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Self-Righteous Medved

March 21, 1992

I read with interest your article on Michael Medved on March 3 ("Medved Gives Sneak Preview of His Book on Media" by Zan Dubin). Although I wish sometimes that Hollywood could moderate its output of violent and negative-image material, at the same time I can't help feeling that Medved should moderate his own output. He seems to have gravitated to his own extreme of self-righteousness.

To complain about Nick Nolte's character or Robin Williams in their Academy-nominated roles is taking his idea of media temperance too far. If anything, film can show us how individuals can survive a tragic personal crisis, a conflict with society, a struggle with nature. These human struggles sometimes involve violent acts, harsh words and a fierce mental anguish. But if our filmmakers can present these very human endeavors in tasteful, responsible cinematic terms, then they are doing us a service.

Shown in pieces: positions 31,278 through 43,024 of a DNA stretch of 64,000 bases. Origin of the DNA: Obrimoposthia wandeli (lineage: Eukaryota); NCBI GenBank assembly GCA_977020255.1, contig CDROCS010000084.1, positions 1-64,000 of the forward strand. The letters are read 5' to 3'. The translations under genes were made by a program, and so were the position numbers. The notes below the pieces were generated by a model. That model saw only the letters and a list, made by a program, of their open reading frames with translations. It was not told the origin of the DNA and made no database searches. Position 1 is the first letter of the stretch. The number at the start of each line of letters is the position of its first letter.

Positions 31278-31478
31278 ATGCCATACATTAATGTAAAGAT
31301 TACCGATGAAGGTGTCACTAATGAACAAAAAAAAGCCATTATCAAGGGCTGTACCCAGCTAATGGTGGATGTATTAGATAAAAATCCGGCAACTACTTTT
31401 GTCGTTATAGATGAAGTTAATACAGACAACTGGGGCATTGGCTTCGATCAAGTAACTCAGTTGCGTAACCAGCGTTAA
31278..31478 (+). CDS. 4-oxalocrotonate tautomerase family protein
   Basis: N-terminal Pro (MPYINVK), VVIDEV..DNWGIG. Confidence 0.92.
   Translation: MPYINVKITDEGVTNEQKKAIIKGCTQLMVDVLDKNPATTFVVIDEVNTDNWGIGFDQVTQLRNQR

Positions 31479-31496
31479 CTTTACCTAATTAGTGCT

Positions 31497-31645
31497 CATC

Admittedly, humans seem to thrive on violent conflict: "The Hand That Rocks the Cradle" was a sizable financial hit. Full-contact sports and "Gladiator" type game shows are extremely popular. But why do a big film about President Bush's war for oil, or about his stout minion, Gen. H. Norman Schwarzkopf? Is that any better? Are these things really any purer?

And, I'd like to know, who is Medved to criticize someone like Frida Kahlo? Is he jealous of a true creative artist? With or without a mustache, Kahlo has proved herself to be an imaginative and challenging artist. Perhaps Mr. Medved needs to get off his high horse and start doing some real creative work as a screenwriter and producer. Then he might understand his audience, the compromises inherent in show business, and the general trends in audience interest that someday he may be able to develop and even change.

DAREN KELLY

Corona del Mar

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